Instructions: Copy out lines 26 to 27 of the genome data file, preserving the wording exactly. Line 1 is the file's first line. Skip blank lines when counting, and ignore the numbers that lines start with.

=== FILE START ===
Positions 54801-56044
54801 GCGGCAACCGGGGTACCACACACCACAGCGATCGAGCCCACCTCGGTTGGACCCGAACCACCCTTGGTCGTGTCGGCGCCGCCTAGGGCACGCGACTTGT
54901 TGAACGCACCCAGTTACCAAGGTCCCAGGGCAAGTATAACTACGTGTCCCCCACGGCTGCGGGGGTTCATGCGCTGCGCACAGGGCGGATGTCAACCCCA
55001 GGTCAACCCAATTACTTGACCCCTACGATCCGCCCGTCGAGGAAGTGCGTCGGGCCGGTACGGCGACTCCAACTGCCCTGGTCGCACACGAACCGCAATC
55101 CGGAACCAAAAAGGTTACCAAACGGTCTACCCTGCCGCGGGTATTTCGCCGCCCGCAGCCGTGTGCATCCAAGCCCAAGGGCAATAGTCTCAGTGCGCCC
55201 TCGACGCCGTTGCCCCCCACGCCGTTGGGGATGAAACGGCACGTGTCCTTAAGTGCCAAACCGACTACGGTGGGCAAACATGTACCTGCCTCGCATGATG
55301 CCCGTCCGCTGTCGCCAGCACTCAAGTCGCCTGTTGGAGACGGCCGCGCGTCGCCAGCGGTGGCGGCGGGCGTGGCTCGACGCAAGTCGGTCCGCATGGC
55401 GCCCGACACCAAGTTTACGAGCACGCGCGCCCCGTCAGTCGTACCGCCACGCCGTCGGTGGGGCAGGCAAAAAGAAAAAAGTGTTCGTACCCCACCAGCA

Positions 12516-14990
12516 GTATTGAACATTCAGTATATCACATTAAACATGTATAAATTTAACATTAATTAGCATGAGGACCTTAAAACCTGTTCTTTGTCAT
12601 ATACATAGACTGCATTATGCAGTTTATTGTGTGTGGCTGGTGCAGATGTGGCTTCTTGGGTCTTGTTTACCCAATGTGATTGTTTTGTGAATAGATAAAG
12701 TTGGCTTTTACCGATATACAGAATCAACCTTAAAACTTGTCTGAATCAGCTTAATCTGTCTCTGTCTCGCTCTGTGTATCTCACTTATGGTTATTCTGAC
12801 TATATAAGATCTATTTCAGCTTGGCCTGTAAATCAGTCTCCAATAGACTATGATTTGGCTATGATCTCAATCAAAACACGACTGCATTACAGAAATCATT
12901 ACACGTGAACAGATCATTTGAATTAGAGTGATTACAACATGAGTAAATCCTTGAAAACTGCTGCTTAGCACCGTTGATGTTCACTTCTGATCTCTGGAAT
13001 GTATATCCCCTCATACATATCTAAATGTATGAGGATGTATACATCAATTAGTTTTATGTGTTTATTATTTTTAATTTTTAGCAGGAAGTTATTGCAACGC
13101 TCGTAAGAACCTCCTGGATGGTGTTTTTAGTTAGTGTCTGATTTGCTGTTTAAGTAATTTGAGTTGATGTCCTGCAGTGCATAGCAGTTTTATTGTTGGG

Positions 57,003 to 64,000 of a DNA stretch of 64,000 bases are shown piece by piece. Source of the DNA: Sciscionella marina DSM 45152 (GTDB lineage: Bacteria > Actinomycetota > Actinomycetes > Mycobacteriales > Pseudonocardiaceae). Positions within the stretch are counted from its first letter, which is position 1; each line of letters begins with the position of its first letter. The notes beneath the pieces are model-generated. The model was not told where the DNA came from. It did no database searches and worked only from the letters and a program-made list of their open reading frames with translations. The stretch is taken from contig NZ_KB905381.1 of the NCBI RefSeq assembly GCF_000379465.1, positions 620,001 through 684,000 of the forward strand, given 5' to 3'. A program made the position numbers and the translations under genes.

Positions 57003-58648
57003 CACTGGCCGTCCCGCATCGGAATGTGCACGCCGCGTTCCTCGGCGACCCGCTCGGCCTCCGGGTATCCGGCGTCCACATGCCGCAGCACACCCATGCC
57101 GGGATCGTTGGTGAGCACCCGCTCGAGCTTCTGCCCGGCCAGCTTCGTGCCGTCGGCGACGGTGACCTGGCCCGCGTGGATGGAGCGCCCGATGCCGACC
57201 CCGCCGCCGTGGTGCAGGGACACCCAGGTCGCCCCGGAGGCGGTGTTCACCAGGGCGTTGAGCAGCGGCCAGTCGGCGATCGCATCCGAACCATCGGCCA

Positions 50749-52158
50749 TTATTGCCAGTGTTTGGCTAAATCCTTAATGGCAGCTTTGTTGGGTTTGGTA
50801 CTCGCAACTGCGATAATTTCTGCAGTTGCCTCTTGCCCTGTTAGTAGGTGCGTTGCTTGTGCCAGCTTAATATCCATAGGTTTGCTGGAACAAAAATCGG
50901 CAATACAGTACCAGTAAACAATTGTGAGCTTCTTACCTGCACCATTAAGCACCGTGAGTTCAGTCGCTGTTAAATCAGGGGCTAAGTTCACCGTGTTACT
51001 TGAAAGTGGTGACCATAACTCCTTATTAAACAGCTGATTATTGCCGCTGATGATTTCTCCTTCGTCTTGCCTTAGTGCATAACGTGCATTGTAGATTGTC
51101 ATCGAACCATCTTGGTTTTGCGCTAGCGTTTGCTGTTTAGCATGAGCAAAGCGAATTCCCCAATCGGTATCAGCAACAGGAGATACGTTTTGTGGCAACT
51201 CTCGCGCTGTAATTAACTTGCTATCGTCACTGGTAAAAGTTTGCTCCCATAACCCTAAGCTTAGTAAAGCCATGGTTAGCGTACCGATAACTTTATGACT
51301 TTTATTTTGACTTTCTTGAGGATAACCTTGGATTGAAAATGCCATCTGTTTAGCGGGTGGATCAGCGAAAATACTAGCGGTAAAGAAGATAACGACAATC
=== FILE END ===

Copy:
51001 TGAAAGTGGTGACCATAACTCCTTATTAAACAGCTGATTATTGCCGCTGATGATTTCTCCTTCGTCTTGCCTTAGTGCATAACGTGCATTGTAGATTGTC
51101 ATCGAACCATCTTGGTTTTGCGCTAGCGTTTGCTGTTTAGCATGAGCAAAGCGAATTCCCCAATCGGTATCAGCAACAGGAGATACGTTTTGTGGCAACT